Henriette Grindat

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Henriette Grindat (1923–1986) was a Swiss photographer. She was a major female contributor to artistic photography, taking a Surrealist approach inspired by the literary trends of the post-war years.


Born in Biel, Grindat suffered from poliomyelitis as a child. As a result, she matriculated from high school only in 1944. She then studied photography at Gertude Fehr's school, first in Lausanne and later in Vevey, receiving her diploma in 1948.[1]

In 1948, Grindat established her own studio in Lausanne, contributing to Swiss newspapers and journals. The following year she moved to Paris where she worked for international journals and French publishing houses including Bordas, Arthaud and Le Seuil. Inspired by the Surrealist poet Lautréamont, she exhibited at La Hune in Paris, attracting the attention of André Breton, Man Ray, René Char and Albert Camus. Together with Char and Camus, she contributed to La postérité du soleil, which was not published until 1965, five years after Camus' death.[1] On returning to Switzerland, Grindat received federal grants and went on to publish Algérie (1956), Méditerranée (1957), Adriatique (1959) and Le Nil des sources à la mer, des pyramides aux barrages (1960). In the 1960s, she completed photographic projects in the United States, Spain, Austria, Iceland, Czechoslovakia and Italy, where she was particularly taken by Venice. From the beginning of the 1970s, her work turned to the human body and nude photography.[2]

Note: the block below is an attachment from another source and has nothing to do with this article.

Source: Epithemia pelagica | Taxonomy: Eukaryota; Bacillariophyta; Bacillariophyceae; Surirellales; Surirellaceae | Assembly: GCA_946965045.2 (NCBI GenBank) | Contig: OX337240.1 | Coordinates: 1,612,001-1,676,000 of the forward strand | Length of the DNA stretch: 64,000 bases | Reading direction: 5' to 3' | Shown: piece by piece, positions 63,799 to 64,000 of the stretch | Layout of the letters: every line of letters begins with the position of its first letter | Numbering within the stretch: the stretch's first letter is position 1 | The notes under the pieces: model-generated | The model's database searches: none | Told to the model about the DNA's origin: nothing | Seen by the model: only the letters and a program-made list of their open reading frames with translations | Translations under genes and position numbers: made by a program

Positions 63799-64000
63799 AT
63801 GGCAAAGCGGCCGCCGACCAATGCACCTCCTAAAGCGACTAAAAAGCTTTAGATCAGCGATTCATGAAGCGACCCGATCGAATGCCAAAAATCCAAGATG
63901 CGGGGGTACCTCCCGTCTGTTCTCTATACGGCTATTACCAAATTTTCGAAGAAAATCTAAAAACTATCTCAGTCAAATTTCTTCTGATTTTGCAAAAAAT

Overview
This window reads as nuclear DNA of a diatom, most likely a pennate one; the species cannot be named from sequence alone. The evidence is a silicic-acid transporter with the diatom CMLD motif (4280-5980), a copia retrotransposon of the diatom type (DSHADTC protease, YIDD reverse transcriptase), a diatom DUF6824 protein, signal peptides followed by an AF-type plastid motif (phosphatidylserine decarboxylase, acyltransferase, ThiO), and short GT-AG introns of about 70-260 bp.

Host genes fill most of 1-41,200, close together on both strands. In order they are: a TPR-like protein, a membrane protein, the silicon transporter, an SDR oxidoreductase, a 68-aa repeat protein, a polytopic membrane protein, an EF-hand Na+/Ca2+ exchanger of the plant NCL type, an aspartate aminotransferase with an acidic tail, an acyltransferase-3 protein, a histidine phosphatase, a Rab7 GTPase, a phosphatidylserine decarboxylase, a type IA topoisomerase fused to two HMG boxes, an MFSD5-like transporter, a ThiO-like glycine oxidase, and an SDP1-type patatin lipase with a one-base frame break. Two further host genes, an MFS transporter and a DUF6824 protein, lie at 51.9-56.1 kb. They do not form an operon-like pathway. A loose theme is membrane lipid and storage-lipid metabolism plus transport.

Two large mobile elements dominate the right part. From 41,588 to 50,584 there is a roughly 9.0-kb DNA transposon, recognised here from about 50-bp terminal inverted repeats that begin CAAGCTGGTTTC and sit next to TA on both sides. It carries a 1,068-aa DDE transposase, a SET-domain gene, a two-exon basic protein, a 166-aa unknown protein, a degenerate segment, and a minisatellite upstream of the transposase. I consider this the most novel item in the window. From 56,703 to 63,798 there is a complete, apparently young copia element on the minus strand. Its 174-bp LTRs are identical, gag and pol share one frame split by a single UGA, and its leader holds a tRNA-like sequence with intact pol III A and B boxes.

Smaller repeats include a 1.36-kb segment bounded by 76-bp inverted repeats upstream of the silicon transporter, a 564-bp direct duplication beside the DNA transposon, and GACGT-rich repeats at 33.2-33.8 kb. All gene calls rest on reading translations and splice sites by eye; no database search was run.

On 25 February 1986, shortly after the death of her companion Albert Yersin, Henriette Grindat took her own life in Lausanne.[1]


Grindat was one of the few Swiss photographers of her time to develop an artistic approach to photography. Her complex surrealistic images were often achieved by means of collage, photograms, or solarisation. Influenced by Camus, she took a keen interest in photographing towns and landscapes next to the sea, fascinated by the effects of light and water.[3]


Grindat's work was widely exhibited in her lifetime. Recent exhibitions have included:

  • 2011: "Henriette Grindat: photographies", Maison de la Photographie Robert Doisneau, Gentilly[4]
  • 2010: "Henriette Grindat, Méditerranées", Musée historique de Lausanne[5]


  1. ^ a b c "Henriette Grindat (1923-1986)", Bibliothèque Cantonale et Universitaire - Lausanne. (French) Retrieved 28 March 2013.
  2. ^ "Grindat, Henriette", Dictionnaire historique de la Suisse. (French) Retrieved 28 March 2013.
  3. ^ Sylvie Henguely, "Henriette Grindat - Méditerranées", Fotostiftung Schweiz. (French) Retrieved 28 March 2013.
  4. ^ "Henriette Grindat - Photographies", Francis Moreeuw, artiste peintre du nord. Retrieved 28 March 2013.
  5. ^ "Henriette Grindat, Méditerranées", Lausanne.ch. Retrieved 28 March 2013.

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